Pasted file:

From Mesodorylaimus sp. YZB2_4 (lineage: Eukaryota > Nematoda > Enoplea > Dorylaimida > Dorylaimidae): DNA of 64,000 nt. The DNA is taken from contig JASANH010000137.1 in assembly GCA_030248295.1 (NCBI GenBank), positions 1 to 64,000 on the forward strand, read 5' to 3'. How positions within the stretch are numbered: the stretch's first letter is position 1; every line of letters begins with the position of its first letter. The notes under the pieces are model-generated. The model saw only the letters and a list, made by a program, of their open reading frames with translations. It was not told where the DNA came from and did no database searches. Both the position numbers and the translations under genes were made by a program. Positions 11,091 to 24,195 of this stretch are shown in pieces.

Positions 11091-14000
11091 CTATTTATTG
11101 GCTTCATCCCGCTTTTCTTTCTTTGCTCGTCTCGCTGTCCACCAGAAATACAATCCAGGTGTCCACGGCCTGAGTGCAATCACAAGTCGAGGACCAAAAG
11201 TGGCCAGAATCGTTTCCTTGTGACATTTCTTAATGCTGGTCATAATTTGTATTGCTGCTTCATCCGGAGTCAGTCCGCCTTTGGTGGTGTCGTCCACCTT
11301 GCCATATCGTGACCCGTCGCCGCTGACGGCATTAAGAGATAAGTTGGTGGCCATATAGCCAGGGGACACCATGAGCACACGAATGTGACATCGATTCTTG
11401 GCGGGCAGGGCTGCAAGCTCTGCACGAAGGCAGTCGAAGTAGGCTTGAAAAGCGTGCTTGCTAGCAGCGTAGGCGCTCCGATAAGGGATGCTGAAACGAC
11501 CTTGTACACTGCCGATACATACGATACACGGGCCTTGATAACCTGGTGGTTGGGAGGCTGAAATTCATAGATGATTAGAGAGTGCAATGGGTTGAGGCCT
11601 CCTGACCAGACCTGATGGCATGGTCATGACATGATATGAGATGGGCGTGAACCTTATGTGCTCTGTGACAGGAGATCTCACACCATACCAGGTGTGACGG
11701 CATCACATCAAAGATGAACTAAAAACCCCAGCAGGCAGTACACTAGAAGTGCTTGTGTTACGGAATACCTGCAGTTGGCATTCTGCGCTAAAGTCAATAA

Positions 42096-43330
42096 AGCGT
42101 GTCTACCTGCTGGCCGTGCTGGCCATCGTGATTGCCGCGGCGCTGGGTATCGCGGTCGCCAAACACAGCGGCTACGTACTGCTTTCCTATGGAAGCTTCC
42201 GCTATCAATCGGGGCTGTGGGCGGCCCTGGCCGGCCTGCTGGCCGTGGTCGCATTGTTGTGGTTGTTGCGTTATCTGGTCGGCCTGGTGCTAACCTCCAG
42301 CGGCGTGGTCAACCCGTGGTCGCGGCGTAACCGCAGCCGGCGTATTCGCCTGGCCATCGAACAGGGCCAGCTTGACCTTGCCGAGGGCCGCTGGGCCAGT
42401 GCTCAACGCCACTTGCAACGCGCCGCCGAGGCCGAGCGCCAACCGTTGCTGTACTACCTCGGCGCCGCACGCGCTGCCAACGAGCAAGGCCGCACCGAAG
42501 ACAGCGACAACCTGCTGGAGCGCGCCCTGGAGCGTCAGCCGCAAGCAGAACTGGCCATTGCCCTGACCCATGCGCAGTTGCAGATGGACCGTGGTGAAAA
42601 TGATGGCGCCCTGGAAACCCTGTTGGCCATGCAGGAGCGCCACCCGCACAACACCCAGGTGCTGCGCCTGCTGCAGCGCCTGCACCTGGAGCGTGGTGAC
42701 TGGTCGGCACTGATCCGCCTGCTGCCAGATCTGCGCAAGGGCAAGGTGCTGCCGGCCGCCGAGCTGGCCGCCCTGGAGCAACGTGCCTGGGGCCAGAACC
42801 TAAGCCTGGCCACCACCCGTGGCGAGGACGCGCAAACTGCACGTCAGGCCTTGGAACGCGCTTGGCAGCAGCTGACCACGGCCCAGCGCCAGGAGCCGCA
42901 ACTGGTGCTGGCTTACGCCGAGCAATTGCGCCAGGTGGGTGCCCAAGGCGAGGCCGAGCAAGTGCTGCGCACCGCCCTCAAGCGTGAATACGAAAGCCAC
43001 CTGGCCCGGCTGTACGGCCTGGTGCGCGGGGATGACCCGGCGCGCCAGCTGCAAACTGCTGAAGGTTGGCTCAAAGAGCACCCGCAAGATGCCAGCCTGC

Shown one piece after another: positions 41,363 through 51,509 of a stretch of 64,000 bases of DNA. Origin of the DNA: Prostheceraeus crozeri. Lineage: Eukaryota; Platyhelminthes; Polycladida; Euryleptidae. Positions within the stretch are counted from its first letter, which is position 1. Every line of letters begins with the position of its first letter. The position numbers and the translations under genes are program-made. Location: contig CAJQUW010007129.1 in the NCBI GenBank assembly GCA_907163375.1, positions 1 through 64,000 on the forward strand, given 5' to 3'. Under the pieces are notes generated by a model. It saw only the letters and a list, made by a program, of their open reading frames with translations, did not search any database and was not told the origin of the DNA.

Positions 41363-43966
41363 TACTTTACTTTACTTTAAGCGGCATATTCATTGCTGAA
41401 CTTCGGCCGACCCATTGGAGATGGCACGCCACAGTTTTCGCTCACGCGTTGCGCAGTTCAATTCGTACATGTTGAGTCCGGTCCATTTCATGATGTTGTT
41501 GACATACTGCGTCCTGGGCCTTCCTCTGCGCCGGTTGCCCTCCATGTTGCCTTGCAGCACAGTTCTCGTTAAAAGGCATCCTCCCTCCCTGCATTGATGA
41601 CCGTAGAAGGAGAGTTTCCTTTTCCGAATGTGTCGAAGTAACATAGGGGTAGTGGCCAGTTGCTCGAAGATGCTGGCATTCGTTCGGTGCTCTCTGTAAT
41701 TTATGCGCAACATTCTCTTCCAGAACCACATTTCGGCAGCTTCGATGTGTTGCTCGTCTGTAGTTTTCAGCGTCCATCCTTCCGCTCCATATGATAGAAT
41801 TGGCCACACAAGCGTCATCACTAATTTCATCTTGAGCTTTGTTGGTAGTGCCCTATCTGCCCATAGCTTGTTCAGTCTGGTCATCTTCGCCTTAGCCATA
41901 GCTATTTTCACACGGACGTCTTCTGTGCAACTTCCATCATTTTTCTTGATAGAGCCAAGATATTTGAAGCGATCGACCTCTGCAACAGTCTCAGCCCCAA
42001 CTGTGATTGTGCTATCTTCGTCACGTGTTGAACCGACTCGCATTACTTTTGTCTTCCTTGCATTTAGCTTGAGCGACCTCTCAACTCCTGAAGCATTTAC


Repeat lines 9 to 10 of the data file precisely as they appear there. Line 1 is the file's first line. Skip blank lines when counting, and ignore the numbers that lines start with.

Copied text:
11601 CCTGACCAGACCTGATGGCATGGTCATGACATGATATGAGATGGGCGTGAACCTTATGTGCTCTGTGACAGGAGATCTCACACCATACCAGGTGTGACGG
11701 CATCACATCAAAGATGAACTAAAAACCCCAGCAGGCAGTACACTAGAAGTGCTTGTGTTACGGAATACCTGCAGTTGGCATTCTGCGCTAAAGTCAATAA